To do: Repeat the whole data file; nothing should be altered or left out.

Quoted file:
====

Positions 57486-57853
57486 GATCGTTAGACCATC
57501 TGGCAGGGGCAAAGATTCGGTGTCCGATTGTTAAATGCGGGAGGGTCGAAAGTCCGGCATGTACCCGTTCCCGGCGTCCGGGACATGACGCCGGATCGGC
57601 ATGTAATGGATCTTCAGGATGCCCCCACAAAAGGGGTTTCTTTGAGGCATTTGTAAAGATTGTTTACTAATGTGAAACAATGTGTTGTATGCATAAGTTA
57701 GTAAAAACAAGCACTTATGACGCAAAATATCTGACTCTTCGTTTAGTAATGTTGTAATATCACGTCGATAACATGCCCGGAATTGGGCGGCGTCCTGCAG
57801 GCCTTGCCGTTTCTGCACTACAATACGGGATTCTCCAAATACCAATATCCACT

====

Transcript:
Positions 57486-57853
57486 GATCGTTAGACCATC
57501 TGGCAGGGGCAAAGATTCGGTGTCCGATTGTTAAATGCGGGAGGGTCGAAAGTCCGGCATGTACCCGTTCCCGGCGTCCGGGACATGACGCCGGATCGGC
57601 ATGTAATGGATCTTCAGGATGCCCCCACAAAAGGGGTTTCTTTGAGGCATTTGTAAAGATTGTTTACTAATGTGAAACAATGTGTTGTATGCATAAGTTA
57701 GTAAAAACAAGCACTTATGACGCAAAATATCTGACTCTTCGTTTAGTAATGTTGTAATATCACGTCGATAACATGCCCGGAATTGGGCGGCGTCCTGCAG
57801 GCCTTGCCGTTTCTGCACTACAATACGGGATTCTCCAAATACCAATATCCACT